The End of the Credits

Illustrations by Nono Flores

The People Who Make It Happen

You are on your couch—or if you’re lucky in a theater—hammering down that bag of popcorn faster than Viggo Mortensen with a can of peaches after the fall of civilization. You hear the ever-present ba bummmmm from Netflix or the roar of the MGM lion. And boom … your movie—or let’s be real, 13th episode in a row—comes on. You’re immediately hit with the names of the key players involved. Whether it’s the Director or the 17 pages of Executive Producers, these are the big hitters. The “above the liners.” The household names. Everyone pretty much knows the gist of what they did to bring the story to your screen (except the Executive Producers … seriously there’s a lot now—can we be one?).

But what about the names that come in at the closing credits? The one you just skipped over by clicking “next episode” or “skip credits.” Or maybe your eyes glazed over while you waited for an end-credit scene.
Seriously, though—pay some respects and watch them. Netflix—can you at least just please give us like one whole minute? Yes, we can IMDb it. That’s not the point.

We worked with some industry veterans to highlight some of the unsung heroes of a film set. They may get skipped over when you click … but they’re just as important as those in the beginning. While there are literally hundreds that are all critical, from locations to marketing, we picked a number of crafts out of a hat and broke down our best insider info on each. We even tossed in one or two you may know, but don’t really know. Ya know?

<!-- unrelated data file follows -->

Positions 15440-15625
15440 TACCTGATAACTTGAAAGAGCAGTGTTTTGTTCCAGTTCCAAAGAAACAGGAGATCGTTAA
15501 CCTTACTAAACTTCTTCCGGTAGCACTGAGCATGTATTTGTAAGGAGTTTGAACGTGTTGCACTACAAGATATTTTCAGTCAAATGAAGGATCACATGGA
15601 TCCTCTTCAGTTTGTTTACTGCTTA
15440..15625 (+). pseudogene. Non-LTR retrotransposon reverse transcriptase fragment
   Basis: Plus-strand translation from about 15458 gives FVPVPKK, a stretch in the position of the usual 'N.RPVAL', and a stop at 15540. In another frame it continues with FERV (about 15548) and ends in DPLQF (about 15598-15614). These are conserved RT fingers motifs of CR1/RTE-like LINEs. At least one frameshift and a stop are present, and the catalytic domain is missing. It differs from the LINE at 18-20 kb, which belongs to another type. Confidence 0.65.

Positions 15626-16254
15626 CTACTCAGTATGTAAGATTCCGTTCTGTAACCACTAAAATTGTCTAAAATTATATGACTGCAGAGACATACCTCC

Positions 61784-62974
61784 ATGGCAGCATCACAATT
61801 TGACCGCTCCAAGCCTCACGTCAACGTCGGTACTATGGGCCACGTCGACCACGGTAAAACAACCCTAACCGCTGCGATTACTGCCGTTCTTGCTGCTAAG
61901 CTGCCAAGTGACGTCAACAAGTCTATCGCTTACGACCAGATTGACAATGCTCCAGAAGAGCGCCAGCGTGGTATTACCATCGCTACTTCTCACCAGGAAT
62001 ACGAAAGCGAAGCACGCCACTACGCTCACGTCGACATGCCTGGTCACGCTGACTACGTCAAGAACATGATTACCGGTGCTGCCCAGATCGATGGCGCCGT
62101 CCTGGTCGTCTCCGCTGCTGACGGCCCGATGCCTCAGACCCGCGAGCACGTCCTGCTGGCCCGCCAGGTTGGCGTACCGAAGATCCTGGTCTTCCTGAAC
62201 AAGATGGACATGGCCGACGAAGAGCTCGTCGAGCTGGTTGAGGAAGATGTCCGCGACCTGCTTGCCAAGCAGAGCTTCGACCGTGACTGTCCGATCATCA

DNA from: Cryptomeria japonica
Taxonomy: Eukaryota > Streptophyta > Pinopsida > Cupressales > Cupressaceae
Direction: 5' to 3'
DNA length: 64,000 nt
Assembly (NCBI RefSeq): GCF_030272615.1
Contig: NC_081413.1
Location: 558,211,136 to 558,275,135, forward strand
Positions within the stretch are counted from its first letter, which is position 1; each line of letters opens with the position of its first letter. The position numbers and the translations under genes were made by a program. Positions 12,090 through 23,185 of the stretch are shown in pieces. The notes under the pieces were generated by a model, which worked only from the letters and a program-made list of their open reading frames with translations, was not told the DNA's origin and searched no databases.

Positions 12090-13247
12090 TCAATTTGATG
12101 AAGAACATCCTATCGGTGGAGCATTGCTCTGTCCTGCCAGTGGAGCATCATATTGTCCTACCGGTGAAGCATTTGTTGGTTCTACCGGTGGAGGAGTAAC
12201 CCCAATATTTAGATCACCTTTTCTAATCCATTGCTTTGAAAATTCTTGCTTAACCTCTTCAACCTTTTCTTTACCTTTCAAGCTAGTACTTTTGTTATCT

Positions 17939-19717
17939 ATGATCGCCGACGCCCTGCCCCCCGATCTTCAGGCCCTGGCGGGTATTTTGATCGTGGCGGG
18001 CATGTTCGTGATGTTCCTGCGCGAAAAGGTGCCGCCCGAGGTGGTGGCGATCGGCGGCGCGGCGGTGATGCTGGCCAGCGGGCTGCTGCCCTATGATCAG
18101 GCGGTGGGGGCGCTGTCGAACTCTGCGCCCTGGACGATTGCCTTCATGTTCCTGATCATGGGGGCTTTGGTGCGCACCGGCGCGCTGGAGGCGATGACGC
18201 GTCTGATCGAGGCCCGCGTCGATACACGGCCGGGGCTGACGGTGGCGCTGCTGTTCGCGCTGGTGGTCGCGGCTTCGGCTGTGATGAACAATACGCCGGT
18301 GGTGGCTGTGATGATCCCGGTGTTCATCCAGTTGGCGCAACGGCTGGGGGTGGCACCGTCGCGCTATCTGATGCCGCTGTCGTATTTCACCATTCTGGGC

Maybe now you’ll think twice about skipping the closing credits, and just maybe you’ll crush it at your next movie trivia night (we’re looking at you, Crocodile Lounge).

The Basics: Runs the lighting for every shot.

The Day to Day: Works primarily with the Director of Photography, Key Grip, and their Best Boys (see next) to make the technical side of a shot happen, controlling the light (be it the sun or a 20k lamp). They are the chief lighting technician, and technically the head electrician on set. Don’t even try to plug that iPhone into the breaker box without checking with their crew. Apparently, the name comes from a British term for “old man,” and was used to refer to the most experienced member of their crew. Makes sense because the Gaffer (definitely not always a man these days, thank goodness) is usually the most experienced of the technical crew, along with the Key Grip.

On Set Tropes: Usually never leaves camera except to nap in the truck at lunch. Pissed when crafty finally makes it to their crew and all the mini ham and cheese croissants were raided by the extras.

Illustration by Nono Flores of gaffer, a man wearing a blue hat, red bandana, green jacket, and black gloves.

The Basics: Not necessarily boys but they are the best.

The Day to Day: There’s two, technically: one Best Boy Electric (works directly for the Gaffer), and Best Boy Grip (shocker—they work directly for the Key Grip). The Best Boy usually operates from their respective truck, managing equipment going to and from the set, as well as manpower and implementation of the Gaffer or Key Grip’s vision (which ultimately comes from the Director of Photography via the Director). The Best Boys (gender-neutral—yes, women call themselves Best Boys) generally keep the day-to-day operation of the electrical or grip departments running smoothly, from running the truck to hiring day laborers and everything in between. The Best Boy controls the pace for lighting setups, too, and can make or break an Assistant Director’s day.